Books by Elissa Brent Weissman

THE LENGTH OF A STRING by Elissa Brent Weissman
CHILDREN'S
Released: May 1, 2018

"Still, readers will enjoy this trip through time in a notable new transracial-adoption narrative. (Fiction. 10-14) "
Twelve-year-old Imani, a black girl adopted into a white Jewish family, struggles to negotiate her understanding of identity and place while also untangling the skein of her great-grandma's legacy. Read full book review >
CHILDREN'S
Released: July 4, 2017

"Good for aspiring writers and artists. (Collective memoir. 8-12)"
Twenty-six notable authors and illustrators of children's books—including the book's editor—introduce themselves via their childhood memories. Read full book review >
NERD CAMP 2.0 by Elissa Brent Weissman
CHILDREN'S
Released: May 6, 2014

"Obvious and preachy, this camp story is nothing worth writing home about. (Fiction. 9-12)"
The war between nerds and jocks is on in Weissman's follow-up to Nerd Camp (2011). Read full book review >
THE SHORT SELLER by Elissa Brent Weissman
CHILDREN'S
Released: May 7, 2013

"While the slow start and trappings of finance culture will deter some readers, those who are drawn in by Lindy's passion and the fun math puzzles will be rewarded by a startlingly suspenseful conclusion, with far more at stake than mere classroom drama. (Fiction. 11-12)"
A seventh-grader plays the stock market. Read full book review >
NERD CAMP by Elissa Brent Weissman
CHILDREN'S
Released: May 24, 2011

"This celebration of summer camp and geekiness tries too hard. (Fiction. 9-12)"
Gabe is torn between his enthusiasm for a summer residential program for gifted children and his fear that his new, cool stepbrother-to-be will find out he's a nerd. Read full book review >
THE TROUBLE WITH MARK HOOPER by Elissa Brent Weissman
CHILDREN'S
Released: July 1, 2009

Not every amusing concept yields a correspondingly amusing novel. Case in point: a story in which the main characters have the same name, have sisters with the same name, live in the same town and are in the same grade at the same school. The two Mark Geoffrey Hoppers cause all sorts of problems at school: schedule snafus, mixed-up party invitations, confusion over picking teams and the challenge of starting in a new school with one bad Mark against you from the outset. Worse than the infantile, middle-school name-calling—spitwad, fartbrain and diaper breath—is dialogue tedious from the beginning: " ‘Thanks,' said Mark. / ‘Yeah,' said Mark. / ‘That's a good place to start,' Mark said quietly." Or such lines as, "Mark crossed his arms. When you mess with Mark Geoffrey Hopper, he thought, you mess with Mark Geoffrey Hopper." Though there is some character development and bad Mark Hopper gradually becomes less annoying, the novel never does. (Fiction. 9-12)Read full book review >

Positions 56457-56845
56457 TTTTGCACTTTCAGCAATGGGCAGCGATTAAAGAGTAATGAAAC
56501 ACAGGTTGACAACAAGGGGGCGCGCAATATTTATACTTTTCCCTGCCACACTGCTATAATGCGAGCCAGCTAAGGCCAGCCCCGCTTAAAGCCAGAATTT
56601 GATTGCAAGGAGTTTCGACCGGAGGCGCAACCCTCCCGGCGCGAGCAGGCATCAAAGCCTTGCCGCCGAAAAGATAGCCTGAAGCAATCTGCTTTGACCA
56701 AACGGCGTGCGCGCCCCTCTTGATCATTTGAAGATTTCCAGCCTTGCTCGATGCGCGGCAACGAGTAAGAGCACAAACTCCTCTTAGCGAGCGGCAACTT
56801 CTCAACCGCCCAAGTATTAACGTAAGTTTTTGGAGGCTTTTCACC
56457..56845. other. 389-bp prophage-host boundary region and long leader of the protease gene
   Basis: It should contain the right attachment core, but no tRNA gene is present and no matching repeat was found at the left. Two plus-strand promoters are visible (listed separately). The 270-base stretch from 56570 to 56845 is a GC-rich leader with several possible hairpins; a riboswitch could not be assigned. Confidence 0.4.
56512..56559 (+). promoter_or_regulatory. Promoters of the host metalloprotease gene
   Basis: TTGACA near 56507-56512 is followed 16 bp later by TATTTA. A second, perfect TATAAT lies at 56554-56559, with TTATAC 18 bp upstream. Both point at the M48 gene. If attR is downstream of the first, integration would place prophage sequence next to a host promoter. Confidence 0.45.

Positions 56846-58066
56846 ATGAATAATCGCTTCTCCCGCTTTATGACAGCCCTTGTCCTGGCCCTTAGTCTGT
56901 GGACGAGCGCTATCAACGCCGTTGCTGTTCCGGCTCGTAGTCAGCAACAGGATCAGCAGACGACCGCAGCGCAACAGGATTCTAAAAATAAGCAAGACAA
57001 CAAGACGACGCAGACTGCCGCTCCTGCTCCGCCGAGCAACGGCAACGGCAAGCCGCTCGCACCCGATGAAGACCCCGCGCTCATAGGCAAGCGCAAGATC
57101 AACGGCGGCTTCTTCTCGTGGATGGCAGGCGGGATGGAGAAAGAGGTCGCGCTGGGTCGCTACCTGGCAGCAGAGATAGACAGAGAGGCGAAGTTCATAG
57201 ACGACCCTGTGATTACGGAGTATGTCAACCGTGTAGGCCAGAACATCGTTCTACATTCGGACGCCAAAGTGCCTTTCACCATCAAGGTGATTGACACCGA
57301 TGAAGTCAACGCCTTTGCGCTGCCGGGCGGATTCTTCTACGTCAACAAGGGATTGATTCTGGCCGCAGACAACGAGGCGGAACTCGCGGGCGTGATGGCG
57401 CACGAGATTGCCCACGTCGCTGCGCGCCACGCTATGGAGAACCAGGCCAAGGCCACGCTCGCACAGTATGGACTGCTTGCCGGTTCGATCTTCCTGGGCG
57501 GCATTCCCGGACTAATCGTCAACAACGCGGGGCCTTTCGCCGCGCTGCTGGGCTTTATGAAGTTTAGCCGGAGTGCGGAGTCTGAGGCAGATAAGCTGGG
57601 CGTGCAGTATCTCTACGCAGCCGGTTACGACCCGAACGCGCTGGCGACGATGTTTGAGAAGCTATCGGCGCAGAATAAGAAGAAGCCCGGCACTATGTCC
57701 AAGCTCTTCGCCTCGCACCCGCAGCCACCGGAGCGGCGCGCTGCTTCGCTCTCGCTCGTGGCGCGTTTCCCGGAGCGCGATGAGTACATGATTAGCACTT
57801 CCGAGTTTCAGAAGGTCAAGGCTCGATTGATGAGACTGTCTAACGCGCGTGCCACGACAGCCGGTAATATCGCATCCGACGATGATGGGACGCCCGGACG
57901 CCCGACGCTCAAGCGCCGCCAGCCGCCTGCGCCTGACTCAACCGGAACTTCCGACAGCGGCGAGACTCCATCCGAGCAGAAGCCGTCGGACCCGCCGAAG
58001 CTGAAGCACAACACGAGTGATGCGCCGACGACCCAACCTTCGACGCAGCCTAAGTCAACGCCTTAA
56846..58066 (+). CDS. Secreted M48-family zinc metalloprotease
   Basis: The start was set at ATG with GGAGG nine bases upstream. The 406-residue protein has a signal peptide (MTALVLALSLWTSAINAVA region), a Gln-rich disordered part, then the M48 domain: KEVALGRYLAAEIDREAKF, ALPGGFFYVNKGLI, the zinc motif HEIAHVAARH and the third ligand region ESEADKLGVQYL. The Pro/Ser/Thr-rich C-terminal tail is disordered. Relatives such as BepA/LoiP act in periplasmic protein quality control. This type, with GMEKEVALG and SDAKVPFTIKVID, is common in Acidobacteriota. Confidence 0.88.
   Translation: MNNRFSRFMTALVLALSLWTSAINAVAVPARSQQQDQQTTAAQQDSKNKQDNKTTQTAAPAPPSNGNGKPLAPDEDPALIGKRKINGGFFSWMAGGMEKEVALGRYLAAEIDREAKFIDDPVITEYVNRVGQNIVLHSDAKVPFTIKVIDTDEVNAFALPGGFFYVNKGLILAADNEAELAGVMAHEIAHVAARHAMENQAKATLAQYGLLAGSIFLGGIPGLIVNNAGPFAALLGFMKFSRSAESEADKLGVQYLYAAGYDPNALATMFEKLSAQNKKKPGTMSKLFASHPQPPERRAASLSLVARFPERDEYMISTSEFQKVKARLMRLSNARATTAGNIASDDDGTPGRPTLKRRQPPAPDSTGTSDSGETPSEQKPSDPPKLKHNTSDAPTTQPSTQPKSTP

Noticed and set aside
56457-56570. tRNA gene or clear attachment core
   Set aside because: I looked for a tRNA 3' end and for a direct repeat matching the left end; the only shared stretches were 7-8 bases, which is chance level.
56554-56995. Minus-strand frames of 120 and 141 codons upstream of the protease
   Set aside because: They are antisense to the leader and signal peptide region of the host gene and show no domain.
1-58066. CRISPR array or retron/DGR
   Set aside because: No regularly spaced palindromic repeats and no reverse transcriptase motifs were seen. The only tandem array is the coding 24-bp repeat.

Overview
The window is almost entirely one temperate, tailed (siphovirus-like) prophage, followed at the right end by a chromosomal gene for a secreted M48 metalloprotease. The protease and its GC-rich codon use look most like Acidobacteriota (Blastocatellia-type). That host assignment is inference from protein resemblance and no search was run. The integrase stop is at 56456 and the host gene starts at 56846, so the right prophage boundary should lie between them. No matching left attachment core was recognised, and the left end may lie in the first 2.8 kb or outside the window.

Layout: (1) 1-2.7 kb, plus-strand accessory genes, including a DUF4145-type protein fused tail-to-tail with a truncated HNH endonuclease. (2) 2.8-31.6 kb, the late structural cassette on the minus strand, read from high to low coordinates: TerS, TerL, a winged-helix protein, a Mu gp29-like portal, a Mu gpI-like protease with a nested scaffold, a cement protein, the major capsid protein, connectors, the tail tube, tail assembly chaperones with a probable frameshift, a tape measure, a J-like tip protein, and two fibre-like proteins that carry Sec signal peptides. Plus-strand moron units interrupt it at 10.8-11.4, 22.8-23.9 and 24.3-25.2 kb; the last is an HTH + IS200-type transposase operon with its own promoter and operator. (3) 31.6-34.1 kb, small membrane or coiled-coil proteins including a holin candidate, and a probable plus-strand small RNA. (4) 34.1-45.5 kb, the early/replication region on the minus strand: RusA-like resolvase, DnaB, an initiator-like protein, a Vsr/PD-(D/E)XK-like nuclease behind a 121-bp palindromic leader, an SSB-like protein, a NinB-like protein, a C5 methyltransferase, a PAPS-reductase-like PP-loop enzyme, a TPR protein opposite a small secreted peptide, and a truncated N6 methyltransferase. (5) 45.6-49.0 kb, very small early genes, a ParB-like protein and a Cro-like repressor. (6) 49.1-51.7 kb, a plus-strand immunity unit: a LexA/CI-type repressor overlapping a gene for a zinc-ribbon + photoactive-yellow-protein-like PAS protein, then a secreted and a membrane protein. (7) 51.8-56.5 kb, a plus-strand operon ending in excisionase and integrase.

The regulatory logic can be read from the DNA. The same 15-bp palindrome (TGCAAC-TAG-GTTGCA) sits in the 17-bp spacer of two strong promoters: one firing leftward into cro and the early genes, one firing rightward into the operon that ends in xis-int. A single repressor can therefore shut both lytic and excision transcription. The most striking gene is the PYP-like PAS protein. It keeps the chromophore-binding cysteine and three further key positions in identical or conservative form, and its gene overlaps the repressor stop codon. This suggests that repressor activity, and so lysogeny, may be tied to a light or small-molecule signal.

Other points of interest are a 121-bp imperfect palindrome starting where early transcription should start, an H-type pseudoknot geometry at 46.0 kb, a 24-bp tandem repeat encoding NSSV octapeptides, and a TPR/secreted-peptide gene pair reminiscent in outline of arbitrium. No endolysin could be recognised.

STANDING FOR SOCKS by Elissa Brent Weissman
CHILDREN'S
Released: March 24, 2009

While social activism arguably deserves promotion, this well-intentioned narrative provides only lackluster support for its cause. Environmentalist Fara Ross is famous for her unusual socks and decides to continue this fashion tradition when she campaigns for sixth-grade class president. Her catchy slogan, "Vote for Fara and School Won't Sock," garners support, but Fara struggles when her colorful clothing consumes her identity. When other classmates voice their objections to footwear, Fara organizes the First Sockinental Congress to provide a forum for supporters, though Fara's friendships and campaign suffer as her priorities change. Unfortunately, Fara's self-righteousness will do little to inspire readers. "Fara had resolutely continued to build her reputation as the forward-thinking student who got things accomplished. If someone else in her class was dedicated to causes, Fara wondered why she had yet to meet her..." Repetitive jokes fall flat, dialogue is often dated and contrived characterization stunts this formulaic plot. While there are some memorable moments as Fara matures, the agenda-laden message makes for a didactic debut. (Fiction. 9-12)Read full book review >